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The Weicker Party’s Second Act

Weicker and the Late Cuban Caudillo 

“I once thought that there were no second acts in American lives…”
F Scott Fitzgerald in “My Lost City”

Senator and Governor Lowell Weicker, as everyone knows, was a misfit in the Republican Party. He considered himself a Jacob Javits Republican, but he often slipped the Republican leash and voted with left leaning Democrats. During his last years in the U.S. Senate, his Americans for Democratic Action rating was higher than that of U.S. Senator Chris Dodd. And following his imposition of the Weicker income tax on Connecticut, the ex-Republican received a Profile in Courage award from the Kennedy Center in Washington D.C.

Weicker’s dissatisfaction with both the national and Connecticut Republican Party was hardly a secret. “Someone should take over the [Connecticut Republican] Party. It’s so small,” he once mused as Senator and, in the blink of an eye, he was able to appoint as chairmen of the state GOP Tom D’Amore, who began fiddling with it. State Republicans had opposed Weicker’s views on any number of important issues. Weicker once said that the First Amendment provided a right of freedom from religion; his views on abortion as senator were in alignment with those of current U.S. Senator Dick Blumenthal, labeled by some state Republicans as “the senator from Planned Parenthood”; and Weicker was expert in sniffing out and terminating any Republican in the state who gave off a foul stench of conservatism, however indistinct.

Fed up with unremitting betrayal, a bipartisan group of moderate, fiscally conservative Republicans and loosely allied Democrats booted Weicker from the Senate in favor of then Attorney General Joe Lieberman, but Weicker would have his second act in Connecticut politics.

Weicker ran for Governor as an independent, having created his own party – “A Connecticut Party (ACP)” – to do so. He won a plurality of votes from the left leaning Democrats he had been courting for years as a Republican Senator and Republicans understandably confused by his opportunistic shape-shifting.

The hastily put together ACP was always a strange bird in Connecticut politics. Weicker exited after one term as Governor. His party lingered for a while in the antechamber of Connecticut politics and eventually disappeared, political smoke blowing in a rough wind. Weicker also disappeared, popping up here and there to comment, sometimes bitterly, on a Republican Party weakened by its titular head that had refused numerous attempts to remold it into a second Democrat Party. Following a ghostwritten biography, entertainingly reviewed by Chris Powell under a masterful headline, “Mr. Bluster Saves the World,” an always cantankerous Weicker rode off into the sunset.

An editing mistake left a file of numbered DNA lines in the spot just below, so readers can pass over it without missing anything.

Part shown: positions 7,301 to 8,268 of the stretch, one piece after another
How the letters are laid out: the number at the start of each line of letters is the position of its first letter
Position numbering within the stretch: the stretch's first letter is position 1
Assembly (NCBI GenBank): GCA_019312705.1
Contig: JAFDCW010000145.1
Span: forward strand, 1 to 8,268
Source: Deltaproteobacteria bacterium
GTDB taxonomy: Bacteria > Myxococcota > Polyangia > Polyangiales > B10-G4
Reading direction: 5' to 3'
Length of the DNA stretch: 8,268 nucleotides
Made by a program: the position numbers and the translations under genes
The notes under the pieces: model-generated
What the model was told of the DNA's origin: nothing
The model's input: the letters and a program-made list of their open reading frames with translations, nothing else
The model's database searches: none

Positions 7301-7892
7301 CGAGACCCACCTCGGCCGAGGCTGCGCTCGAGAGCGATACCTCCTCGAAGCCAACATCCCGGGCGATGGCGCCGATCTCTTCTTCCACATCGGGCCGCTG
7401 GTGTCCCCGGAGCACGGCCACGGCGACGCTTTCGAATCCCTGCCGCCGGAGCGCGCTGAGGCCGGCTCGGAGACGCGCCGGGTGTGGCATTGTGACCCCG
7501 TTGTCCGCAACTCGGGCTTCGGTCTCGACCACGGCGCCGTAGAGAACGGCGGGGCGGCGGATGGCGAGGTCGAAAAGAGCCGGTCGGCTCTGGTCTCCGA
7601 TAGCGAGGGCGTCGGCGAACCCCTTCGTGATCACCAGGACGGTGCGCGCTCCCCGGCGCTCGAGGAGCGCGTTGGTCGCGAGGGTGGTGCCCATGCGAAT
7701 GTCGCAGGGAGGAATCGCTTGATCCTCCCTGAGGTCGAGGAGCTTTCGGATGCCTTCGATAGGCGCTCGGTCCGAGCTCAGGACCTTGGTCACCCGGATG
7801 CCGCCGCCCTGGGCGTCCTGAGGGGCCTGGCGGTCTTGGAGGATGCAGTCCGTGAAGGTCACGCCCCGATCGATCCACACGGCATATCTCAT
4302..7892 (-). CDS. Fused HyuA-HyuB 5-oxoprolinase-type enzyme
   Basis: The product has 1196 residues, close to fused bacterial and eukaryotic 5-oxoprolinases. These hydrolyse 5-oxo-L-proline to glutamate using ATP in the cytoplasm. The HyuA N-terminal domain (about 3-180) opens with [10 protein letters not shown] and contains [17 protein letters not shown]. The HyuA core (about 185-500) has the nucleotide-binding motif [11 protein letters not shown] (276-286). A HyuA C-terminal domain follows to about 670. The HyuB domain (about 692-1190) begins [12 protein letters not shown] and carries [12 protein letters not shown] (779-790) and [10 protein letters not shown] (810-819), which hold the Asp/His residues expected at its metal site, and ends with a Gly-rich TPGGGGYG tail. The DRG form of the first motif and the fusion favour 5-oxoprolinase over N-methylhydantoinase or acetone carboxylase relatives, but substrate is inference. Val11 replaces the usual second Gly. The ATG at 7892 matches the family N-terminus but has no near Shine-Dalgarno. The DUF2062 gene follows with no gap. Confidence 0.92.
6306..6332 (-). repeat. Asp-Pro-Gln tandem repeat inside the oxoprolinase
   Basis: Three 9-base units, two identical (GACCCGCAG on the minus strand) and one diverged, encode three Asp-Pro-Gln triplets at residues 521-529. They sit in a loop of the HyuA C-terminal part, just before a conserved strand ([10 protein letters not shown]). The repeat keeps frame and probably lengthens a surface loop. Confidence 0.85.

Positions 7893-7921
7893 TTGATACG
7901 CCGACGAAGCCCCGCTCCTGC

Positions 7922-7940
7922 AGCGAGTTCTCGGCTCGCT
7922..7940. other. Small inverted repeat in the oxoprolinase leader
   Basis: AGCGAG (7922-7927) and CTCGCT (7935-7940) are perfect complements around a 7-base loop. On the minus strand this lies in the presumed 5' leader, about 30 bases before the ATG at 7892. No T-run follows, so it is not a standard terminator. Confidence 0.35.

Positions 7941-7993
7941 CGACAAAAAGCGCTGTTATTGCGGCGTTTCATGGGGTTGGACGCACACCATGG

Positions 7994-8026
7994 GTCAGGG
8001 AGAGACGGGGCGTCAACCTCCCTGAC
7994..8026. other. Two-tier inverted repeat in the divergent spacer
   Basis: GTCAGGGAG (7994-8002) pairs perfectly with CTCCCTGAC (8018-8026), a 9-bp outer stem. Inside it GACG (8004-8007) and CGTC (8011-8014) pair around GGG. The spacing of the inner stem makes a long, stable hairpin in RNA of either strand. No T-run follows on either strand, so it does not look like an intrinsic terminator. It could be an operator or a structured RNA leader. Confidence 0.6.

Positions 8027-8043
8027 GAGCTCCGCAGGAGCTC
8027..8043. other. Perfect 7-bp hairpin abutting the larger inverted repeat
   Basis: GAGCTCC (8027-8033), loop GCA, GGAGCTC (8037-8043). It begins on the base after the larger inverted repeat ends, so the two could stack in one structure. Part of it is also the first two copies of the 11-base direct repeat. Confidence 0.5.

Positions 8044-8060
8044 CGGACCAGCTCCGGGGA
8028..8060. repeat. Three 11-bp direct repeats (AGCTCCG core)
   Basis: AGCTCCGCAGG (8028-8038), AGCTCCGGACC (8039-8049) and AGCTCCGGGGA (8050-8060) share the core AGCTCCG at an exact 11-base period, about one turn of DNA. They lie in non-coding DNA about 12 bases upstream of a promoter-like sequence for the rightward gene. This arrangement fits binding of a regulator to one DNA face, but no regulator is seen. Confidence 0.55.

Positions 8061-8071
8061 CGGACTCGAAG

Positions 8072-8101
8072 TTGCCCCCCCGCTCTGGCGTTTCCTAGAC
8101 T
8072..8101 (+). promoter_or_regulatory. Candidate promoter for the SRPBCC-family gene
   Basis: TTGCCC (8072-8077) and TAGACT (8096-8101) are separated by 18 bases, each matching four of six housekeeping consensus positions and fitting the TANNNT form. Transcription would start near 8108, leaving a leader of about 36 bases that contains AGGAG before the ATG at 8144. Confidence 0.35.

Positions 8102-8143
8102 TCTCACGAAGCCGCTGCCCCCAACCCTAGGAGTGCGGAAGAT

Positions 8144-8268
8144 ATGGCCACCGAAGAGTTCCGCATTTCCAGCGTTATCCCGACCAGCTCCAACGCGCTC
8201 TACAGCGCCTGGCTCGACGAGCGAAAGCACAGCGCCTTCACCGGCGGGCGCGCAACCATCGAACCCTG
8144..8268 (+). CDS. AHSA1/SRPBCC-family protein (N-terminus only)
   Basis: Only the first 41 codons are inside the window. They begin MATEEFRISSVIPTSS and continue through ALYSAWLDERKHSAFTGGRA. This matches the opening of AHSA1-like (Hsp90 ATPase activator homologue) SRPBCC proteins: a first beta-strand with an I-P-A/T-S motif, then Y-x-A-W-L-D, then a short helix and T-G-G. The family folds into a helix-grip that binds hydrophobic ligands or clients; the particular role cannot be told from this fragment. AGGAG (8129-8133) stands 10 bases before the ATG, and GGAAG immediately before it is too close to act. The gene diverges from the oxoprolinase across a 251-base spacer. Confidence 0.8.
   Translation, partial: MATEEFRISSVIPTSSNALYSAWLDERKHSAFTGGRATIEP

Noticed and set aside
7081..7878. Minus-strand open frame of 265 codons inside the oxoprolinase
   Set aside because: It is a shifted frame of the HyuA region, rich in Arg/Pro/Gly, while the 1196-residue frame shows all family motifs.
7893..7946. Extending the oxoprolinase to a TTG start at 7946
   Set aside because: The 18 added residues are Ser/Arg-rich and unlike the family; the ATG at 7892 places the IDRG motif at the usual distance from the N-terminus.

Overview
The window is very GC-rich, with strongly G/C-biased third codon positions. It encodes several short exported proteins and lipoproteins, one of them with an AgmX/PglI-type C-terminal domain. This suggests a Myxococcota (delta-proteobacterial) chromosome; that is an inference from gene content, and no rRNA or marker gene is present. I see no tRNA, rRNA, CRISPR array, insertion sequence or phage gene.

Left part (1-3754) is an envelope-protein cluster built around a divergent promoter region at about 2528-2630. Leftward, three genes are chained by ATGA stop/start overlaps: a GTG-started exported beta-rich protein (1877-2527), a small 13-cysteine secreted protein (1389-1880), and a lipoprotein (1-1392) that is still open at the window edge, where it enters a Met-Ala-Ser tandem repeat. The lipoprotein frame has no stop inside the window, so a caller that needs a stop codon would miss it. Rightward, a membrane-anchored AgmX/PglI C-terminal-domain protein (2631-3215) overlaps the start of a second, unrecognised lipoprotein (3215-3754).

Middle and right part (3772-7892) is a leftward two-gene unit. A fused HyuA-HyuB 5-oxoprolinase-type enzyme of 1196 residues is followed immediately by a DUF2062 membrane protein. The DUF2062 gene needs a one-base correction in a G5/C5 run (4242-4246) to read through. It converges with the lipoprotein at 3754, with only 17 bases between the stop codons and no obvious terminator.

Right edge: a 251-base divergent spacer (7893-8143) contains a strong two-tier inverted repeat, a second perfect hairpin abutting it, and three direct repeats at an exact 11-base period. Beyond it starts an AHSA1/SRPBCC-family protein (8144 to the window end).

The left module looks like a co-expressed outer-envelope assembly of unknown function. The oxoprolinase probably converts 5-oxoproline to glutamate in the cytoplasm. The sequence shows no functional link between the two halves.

Weicker’s cast off ACP contraption, it now appears, may have a second act in Connecticut politics. Former West Hartford Republican Town Committee Chairman Mark Merritt and three other local Republicans — Lee Gold, Roni Rodman and Rick Bush — are rebuilding the ACP.

Gold, the highest ranking Republican on the town council, is quoted in a Hartford paper: “I’ve been frustrated and concerned about the direction the GOP has chosen to take. I was really appalled at the events of Jan. 6 at our nation’s Capitol. Liz Cheney being stripped of her position of leadership has made me continue to question where the leadership of the GOP is taking us.”

“Gold said he believes he can be more effective from outside the Republican Party. He said he has tried to shift the local town committee to a more centrist position for the past 18 months, but his efforts were rebuffed.

“’I’ve tried to change the approach but I’ve run into resistance,’ Gold said. ‘I don’t want to be part of a party that keeps saying no.’

“Gold and Merritt,” the Hartford paper reports, “said it’s time to bring A Connecticut Party back.

“’When we look back at history, at what Lowell Weicker did 30 years ago, it was about coming up with ideas and getting away from partisan politics,’” Merritt said. “We can learn from that.’”

Long before the attack on the nation’s Capitol or Cheney’s removal as Republican Conference Chairwoman, West Hartford Democrats had displaced moderate Republicans within its governing Town Committee. The times in the state, they are changing -- indeed, have changed radically. Progressive state Democrats are proposing to impose “mansion taxes” on wealthy towns like West Hartford and adjust zoning laws to make residence more “equitable” for people living in multi-family buildings.  Democrat members in the General Assembly, increasingly progressive, far outnumber moderate Republicans. Since the Weicker tax had been adopted in 1991, state revenues have nearly tripled to keep pace with ever increasing state spending.

It’s still a free country, and disenchanted former Republicans are of course free to do whatever they like. The old ACP drew votes largely from befuddled Republicans, giving Democrats an edge in campaigns, Weicker's ACP's misadventure ending in an income tax that fairly destroyed the character of the state as a prudent spending watchdog. The new ACP will fair no better. It is always dangerous to pour new wine into old wine skins, and Weicker’s cast off shoes, though large, are old, worn and soleless.  


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